From Hedgerow to Garden....
I'm often asked on Social Media the names and varieties of the flowers I photograph and where I source them.
Over the years I've added many of these flowering trees, shrubs, bulbs, and annual flowers to my small garden. What I can't grow I'll source from either my mother's garden, the local hedgerows (where permitted), or occasionally I'll buy a bunch of flowers from my local grocery store or farm shop.
But without a doubt, I get the most enjoyment from the flowers I handpick from my own garden. It becomes a therapeutic practice, on a sunny morning, to personally select and cut a small posy to enjoy and photograph.
Below, I've included the names and varieties of blossom I repeatedly turn to for my floral photography. I've also included some photography tips that you may find helpful when working with blossom.
A P H O T O G R A P H E R S G U I L D TO
S P R I N G B L O S S O M
Prunus - Spinosa
The first of the hedgerow blossoms to bloom here in the UK. The off-white single five-petal blossoms burst forth on black stems transforming the mundane hedgerows into a magical winter wonderland from early to mid March.
I've only recently discovered the versatility of this creamy white Spring blossom. Its new leaves are a magnificent bronzed gold and it's open blossoms are easy to style.
Arranged here with Bergenia 'Blessingham White' and Spiraea.
Prunus - Accolade
Without a doubt, my favourite of all the Cherry blossom trees is Prunus Jacqueline. The cupped petticoat shaped blossoms hang in abundance and flower from the start of April here in the UK. The sight of one of these trees in full bloom is breathtaking.
Prunus - Kazan
The double ruffles of the ornamental Prunas produce an abundance of soft petticoat blossoms. The blossoms are heavy and hang from the same stalks where the cherries will eventually form. I suggest arranging it with other foliage to support the natural downwards orientation of its heavier blossoms.
There is nothing more quintessentially English than Apple Blossom. Blooming in late April to early May. These blossoms nestle in amongst translucent green leaves with blush pink new buds. Crab apple blossom produces darker scarlet pink blossoms and makes another beautiful addition to any garden.
T H E B L O S S O M G A L L E R Y
P H O TO T O G R A P H I N G F L O W E R S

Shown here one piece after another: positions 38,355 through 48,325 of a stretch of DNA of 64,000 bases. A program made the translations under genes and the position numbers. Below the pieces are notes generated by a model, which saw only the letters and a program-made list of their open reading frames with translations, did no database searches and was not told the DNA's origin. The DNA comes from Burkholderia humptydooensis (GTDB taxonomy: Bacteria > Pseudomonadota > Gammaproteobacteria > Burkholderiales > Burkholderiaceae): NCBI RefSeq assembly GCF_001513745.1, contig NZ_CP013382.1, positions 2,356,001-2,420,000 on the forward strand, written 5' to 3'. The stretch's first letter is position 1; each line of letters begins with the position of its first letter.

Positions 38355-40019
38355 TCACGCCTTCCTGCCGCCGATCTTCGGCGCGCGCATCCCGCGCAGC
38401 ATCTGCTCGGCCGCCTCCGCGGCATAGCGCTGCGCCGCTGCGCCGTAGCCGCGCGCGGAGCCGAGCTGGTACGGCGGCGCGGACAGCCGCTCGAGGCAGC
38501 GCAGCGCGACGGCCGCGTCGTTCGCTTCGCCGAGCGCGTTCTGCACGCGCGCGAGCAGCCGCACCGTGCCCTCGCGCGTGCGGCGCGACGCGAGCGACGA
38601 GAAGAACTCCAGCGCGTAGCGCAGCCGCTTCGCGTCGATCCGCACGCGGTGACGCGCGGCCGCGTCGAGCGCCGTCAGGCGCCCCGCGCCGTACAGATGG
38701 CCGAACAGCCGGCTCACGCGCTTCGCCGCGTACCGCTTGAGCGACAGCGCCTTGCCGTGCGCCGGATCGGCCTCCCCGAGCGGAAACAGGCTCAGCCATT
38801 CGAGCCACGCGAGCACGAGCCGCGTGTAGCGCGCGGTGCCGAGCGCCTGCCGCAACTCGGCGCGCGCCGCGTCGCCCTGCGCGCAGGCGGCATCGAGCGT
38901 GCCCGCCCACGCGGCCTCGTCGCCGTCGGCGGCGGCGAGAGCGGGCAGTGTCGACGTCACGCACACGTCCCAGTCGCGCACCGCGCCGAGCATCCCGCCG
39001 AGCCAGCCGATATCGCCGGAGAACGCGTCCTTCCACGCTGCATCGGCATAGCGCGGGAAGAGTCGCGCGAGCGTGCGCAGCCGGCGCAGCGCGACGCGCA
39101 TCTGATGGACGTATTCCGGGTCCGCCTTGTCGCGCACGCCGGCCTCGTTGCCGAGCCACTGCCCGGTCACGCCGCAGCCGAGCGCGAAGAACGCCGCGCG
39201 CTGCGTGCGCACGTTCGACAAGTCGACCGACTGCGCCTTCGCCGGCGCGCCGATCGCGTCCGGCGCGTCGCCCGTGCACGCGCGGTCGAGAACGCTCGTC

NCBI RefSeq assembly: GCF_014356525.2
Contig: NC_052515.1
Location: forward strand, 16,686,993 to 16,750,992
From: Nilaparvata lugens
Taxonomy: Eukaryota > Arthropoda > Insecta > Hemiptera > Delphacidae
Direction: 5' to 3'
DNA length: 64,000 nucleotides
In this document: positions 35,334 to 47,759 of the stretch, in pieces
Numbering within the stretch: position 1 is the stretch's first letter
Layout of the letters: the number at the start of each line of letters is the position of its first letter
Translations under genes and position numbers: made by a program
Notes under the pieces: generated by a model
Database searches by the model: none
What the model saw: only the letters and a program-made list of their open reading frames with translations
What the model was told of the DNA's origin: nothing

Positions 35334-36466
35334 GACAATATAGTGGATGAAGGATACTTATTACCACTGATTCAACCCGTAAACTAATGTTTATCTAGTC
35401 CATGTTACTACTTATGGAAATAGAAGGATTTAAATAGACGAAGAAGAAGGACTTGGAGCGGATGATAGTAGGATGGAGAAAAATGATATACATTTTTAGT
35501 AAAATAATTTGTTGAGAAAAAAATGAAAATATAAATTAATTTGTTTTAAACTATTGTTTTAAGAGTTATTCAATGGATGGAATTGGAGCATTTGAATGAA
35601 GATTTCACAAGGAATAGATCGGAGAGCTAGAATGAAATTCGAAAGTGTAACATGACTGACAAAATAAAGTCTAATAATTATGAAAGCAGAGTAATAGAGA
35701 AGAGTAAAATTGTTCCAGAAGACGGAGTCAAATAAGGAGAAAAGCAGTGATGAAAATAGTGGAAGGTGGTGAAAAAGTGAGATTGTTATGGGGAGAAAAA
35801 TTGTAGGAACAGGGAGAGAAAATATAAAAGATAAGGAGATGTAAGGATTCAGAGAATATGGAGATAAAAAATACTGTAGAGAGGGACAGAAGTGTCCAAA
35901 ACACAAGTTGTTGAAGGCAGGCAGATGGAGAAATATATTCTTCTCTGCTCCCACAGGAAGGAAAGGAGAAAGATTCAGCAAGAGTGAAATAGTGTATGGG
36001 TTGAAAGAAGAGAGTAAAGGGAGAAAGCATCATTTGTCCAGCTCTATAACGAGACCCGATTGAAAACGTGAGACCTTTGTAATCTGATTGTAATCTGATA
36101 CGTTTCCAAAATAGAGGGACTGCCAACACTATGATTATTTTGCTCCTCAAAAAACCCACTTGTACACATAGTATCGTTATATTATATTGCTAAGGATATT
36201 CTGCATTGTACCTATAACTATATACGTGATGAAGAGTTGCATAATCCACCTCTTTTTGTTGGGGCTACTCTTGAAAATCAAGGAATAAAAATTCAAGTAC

P H O T O G R A P H I N G
B L O S S O M
A delicate flower requires a delicate touch.
Photographing blossom is a wonderfully indulgent experience, perhaps made more so due to the fleeting nature of its flowering season.
F R O M P L A N N I N G T O C A P T U R E
Planning your shoot is essential! Sketch, list or create a mood board of ideas to work through. It may sound obvious but start with a large stemmed display first working your way through a series of styled captures, finishing with a teacup or handful of individual blossoms.
Blossom wilts fast so be sure to cut vertical cuts up the branches. I always cut blossom on the same day I want to photograph it as it has an unreliable vase life.
Blossom is top-heavy and can be difficult to style due to its clusters. Let them 'fall' naturally and secure large vases with plenty of water to prevent toppling. Use chicken wire or florists supports inside vases to help provide a sturdy foundation.
Use wide-necked vases or old zinc buckets to give blossom stem outward range and prevent cramping. Use extra petals and buds to scatter creating the appearance of 'natural drop'.
Blossom, like most of the flowers I photograph require a soft defused light. I prefer to work with a cooler morning light when possible. I work a metre (3ft) in from a full-length window. That extra distance into a room allows the light to diffuse naturally.
I mostly work with a closed background, opting for soft side lighting with the additional placement of a reflector to bounce light into any cast shadows.
Shooting between 1.8f to 2.8f creates a feathery softness that complements the natural inclination of blossom. I focus on a small area in the foreground allowing the midground and background to blur softly away.
I keep contrast as soft as possible, I don't want to bring in too much un natural colour saturation either. I recommend my Beyond the Lens Crystal Actions for Blossom as these Actions are brilliant at bringing in that extra light lift.
D I S C O V E R M O R E W I T H
Floral & Still Life Photography
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